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CLINTON ACCUSES BROWN OF HYPOCRISY

Democratic front runner Bill Clinton turned the tables on rival Jerry Brown in a debate on Saturday, accusing the former California governor of hypocrisy on the issue of campaign contributions.

A week after Brown accused Clinton of funneling money as governor of Arkansas to his wife's law firm, Clinton accused Brown's law firm of taking "$178,000 in taxpayer money for defeating California contribution limits."It came at the very end of a 90-minute debate in a Buffalo movie theater and it prompted Brown to grab the microphone and demand more time, claiming he had no chance to answer Clinton's new allegations and challenging him to another debate "in Harlem at the Apollo Theater."

Clinton later turned down the challenge, telling reporters, "We've got more than enough debates."

The outburst triggered by Clinton came after a debate that was generally low-key. The usually combative Brown made no new personal attacks on Clinton.

It was the first debate since the withdrawal last week of former Sen. Paul Tsongas, a move that made Clinton the prohibitive Democratic front runner.

"We're coming down now to a two-person race," Brown said. "It's going to be a difficult race. It's not going to be won just on competing personalities. Its one of competing visions."

Then he paused and said of Clinton, "He has a very good personality. I wouldn't want to take that away from him."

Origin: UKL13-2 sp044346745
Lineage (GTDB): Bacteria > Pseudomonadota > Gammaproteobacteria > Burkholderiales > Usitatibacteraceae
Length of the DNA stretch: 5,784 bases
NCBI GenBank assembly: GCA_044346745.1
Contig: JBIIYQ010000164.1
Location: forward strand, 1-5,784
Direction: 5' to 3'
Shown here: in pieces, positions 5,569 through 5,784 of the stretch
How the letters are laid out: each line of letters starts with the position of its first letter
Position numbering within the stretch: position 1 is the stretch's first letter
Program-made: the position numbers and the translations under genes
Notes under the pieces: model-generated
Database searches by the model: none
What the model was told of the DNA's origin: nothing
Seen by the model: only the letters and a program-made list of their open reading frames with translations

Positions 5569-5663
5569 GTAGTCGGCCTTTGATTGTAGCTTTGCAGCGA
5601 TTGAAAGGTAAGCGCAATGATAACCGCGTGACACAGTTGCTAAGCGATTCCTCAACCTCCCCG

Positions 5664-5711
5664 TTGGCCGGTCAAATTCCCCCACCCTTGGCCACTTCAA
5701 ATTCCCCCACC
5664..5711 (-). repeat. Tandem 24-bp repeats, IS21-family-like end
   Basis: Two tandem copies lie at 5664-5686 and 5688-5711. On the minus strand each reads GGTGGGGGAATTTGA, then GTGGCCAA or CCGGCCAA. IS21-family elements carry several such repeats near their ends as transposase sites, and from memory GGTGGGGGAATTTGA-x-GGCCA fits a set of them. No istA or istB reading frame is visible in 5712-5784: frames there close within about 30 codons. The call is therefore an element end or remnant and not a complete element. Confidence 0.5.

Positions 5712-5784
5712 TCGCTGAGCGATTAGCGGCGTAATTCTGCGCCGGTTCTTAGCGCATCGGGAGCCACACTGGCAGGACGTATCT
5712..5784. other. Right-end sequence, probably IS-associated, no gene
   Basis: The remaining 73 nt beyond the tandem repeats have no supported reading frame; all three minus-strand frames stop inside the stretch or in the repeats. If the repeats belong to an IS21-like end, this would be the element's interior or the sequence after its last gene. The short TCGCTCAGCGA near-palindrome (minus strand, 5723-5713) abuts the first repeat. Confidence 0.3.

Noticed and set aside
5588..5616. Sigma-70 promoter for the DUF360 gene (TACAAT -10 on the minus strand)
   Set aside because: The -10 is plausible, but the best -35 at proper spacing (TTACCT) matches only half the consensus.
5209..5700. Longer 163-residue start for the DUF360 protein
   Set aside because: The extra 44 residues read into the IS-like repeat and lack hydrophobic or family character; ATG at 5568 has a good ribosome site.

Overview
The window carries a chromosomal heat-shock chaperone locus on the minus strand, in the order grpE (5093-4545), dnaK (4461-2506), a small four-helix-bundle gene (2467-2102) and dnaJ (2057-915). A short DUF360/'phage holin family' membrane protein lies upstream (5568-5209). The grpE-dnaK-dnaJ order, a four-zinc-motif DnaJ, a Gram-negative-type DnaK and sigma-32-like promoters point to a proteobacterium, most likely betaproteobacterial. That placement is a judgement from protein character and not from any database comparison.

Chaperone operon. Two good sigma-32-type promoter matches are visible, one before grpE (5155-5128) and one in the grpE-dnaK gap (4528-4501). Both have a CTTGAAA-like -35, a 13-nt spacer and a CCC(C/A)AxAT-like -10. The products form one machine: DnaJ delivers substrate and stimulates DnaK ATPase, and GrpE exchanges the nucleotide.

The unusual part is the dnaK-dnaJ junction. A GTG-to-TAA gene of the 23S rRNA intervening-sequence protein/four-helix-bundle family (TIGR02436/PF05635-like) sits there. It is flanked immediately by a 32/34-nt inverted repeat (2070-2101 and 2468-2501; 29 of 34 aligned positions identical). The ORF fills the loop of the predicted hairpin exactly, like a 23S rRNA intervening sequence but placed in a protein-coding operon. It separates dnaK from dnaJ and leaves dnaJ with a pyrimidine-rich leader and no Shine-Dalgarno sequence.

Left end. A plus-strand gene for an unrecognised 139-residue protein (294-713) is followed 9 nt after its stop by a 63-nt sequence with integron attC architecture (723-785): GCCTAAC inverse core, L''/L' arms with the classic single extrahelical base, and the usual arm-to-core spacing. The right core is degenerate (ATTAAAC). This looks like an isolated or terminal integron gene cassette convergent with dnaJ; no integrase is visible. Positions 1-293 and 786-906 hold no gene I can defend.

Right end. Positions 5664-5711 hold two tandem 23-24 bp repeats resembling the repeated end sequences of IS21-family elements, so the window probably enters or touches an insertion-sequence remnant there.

When Clinton's turn came to give his final summation, he accused Brown of hypocrisy in refusing to accept contributions of more than $100 apiece.

"Governor Brown says this is a race between two people," Clinton said. "It's also a race between slogans that sound good and new ideas and new leadership. By his own admission, he was still shaking the money tree in the 1980s when I was out working for real political reform."

"In 1990, Gov. Brown testified in California against limits on campaign contributons and his law firm got $178,000 in taxpayer money defeating the California contribution limit," he added.

California voters in 1988 passed a limit on California contributions of $1,000. State legislative leaders and other officials opposed the ruling and hired Brown's law firm to challenge it legally, according to Clinton aides.

Brown, then state party chairman, testified against the limits, said Clinton spokeswoman Dee Dee Myers.

At their last debate, one in Chicago last Sunday night, Brown had accused Clinton of funneling money to the law firm in which his wife, Hillary, is a partner. Clinton angrily denied the accusation, and party leaders later jumped on Brown, claiming that his charges were misleading and not factual.

Saturday's exchange came as the two candidates shared the stage at the Shea Theater in Buffalo at a Democratic forum with two minor candidates, former Minnesota Sen. Eugene McCarthy and former Irvine, Calif., Mayor Larry Agran.

Both Brown and Clinton are campaigning actively in New York in advance of the April 7 primary and its bonus of 242 delegates, and in Connecticut, which votes on Tuesday.

McCarthy, the 1968 Democratic contender and longtime peace activist, joked: "This is the highest ranking Democratic organization that has let me talk to it in 20 years."